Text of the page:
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Wednesday, June 26

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For the love of coffee

Who loves coffee?  I do, I do! Coffee, as we know it, is cultivated as varietals of two species of African shrubs. You may recognize the names as Arabica (Coffea arabica) and Robusta (C. canephora). Coffee is now grown in tropical regions around the world, but it is rather specific in its ecological needs. I know far more about coffee agriculture than you’d expect from a herpetologist. Why? Because I have spent a lot of time on coffee plantations in Mexico and Guatemala. A lot of time. Why? Because coffee plantations (fincas, in Spanish) are great base-camps for field biologists. They usually have some basic, or even very nice, infrastructure of trails, dirt roads, maybe even a bunkhouse to sleep in. Because you can only be there with the permission of the owner, you and your gear are effectively pretty safe. So, we use fincas as base camps in order to survey the surrounding forests. Even better, often the fincas themselves can produce very interesting and important records and samples of the local fauna. This fact relates to the basic ecology of the coffee plants.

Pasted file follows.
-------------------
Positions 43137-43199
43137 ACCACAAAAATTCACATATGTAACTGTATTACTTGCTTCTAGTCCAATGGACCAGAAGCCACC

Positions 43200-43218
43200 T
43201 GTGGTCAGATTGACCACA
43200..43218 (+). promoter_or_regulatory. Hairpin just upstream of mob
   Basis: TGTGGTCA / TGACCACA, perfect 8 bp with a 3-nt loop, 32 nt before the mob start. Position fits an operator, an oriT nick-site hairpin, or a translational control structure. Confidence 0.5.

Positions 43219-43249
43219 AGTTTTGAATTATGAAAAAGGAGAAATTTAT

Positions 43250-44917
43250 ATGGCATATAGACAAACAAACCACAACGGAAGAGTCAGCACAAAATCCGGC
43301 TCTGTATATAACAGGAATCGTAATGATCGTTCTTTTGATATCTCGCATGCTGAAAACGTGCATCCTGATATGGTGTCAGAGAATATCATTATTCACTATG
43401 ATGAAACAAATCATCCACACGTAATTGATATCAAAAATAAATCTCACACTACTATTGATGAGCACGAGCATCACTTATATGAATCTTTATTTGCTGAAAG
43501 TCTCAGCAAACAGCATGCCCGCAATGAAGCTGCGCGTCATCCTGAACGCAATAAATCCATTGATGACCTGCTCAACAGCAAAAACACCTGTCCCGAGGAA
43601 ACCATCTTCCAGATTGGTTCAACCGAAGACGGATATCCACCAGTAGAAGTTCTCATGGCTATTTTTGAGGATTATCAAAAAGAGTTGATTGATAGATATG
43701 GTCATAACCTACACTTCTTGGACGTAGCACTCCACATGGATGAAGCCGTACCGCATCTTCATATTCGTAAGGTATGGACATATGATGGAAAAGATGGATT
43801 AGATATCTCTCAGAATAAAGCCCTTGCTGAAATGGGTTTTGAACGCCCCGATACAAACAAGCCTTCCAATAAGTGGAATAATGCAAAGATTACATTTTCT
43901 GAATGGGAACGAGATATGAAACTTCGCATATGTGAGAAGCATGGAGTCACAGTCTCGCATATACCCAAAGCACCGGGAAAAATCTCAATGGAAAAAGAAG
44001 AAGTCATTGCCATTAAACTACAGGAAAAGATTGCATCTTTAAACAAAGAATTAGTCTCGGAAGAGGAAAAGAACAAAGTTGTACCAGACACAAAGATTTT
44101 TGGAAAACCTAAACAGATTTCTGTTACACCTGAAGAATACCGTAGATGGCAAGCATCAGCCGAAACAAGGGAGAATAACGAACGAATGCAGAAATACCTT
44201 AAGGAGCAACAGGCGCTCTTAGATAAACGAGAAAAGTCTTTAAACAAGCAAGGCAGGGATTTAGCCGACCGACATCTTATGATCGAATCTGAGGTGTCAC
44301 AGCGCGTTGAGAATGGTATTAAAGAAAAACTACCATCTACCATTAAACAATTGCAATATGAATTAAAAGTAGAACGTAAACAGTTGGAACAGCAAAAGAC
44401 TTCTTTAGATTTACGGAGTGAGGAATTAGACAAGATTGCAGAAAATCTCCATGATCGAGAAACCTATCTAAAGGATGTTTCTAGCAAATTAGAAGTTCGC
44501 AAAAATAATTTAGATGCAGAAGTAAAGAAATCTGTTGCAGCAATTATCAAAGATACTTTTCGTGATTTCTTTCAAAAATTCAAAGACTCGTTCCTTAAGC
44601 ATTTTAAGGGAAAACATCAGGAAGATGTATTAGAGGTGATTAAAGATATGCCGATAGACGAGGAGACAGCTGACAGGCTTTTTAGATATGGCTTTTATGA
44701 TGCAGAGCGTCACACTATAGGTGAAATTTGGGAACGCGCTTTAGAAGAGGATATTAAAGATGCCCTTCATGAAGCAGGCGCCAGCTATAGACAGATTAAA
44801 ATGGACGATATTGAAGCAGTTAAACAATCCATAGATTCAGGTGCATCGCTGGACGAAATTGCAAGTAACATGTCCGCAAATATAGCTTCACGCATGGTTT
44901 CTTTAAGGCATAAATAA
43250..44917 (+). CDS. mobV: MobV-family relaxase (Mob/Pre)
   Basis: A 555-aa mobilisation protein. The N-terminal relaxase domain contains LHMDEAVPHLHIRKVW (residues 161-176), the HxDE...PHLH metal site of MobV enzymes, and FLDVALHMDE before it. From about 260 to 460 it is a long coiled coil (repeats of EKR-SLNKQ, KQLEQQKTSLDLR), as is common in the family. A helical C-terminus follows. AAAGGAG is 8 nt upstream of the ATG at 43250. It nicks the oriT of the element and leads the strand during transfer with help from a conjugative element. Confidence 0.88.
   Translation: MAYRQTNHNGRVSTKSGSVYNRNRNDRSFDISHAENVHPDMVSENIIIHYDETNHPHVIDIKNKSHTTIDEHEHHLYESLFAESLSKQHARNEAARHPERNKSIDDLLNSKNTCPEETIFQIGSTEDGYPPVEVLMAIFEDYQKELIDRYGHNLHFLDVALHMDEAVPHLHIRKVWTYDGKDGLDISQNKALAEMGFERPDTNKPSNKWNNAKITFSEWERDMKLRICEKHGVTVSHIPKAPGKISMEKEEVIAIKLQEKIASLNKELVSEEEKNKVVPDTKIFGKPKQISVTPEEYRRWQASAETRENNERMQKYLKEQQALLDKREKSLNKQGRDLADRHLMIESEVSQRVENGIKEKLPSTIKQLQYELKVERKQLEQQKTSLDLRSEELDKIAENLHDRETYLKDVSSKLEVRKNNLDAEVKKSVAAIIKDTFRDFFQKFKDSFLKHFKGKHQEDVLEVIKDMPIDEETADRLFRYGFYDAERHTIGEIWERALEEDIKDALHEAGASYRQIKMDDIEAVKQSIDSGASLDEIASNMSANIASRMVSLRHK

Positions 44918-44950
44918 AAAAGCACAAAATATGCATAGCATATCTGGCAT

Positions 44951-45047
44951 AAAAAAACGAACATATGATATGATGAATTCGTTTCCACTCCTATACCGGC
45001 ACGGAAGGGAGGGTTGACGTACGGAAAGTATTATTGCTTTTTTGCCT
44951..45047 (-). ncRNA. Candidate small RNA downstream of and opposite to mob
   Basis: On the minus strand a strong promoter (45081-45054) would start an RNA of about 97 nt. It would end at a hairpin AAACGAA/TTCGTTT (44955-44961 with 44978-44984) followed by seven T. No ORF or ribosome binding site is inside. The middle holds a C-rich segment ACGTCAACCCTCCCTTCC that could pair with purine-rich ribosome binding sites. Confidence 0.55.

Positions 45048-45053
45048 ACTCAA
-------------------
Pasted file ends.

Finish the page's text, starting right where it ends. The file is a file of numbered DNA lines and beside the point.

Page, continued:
Coffee grows best in relatively cool, humid, and shaded habitats. So, forget about the sweltering lowland rainforests and swampland of Central America; this is not where coffee comes from. Look up, to the mid-elevations of the wet slopes of the surrounding mountains. In southern terms, think “Chattanooga vs. Savannah.”  Up there, you will find a zone that legendary herpetologist L. C. Stuart called “the Coffee Belt” lying at elevations between about 600–1300 meters. Here, the zone in which coffee grows best is situated between the warmer Corozo Belt (named for the Corozo Palm, another valuable plant, and a whole different story) below, and the cooler, foggy cloud forest above. As such, coffee is almost invariably grown on mountain slopes, some of them very steep.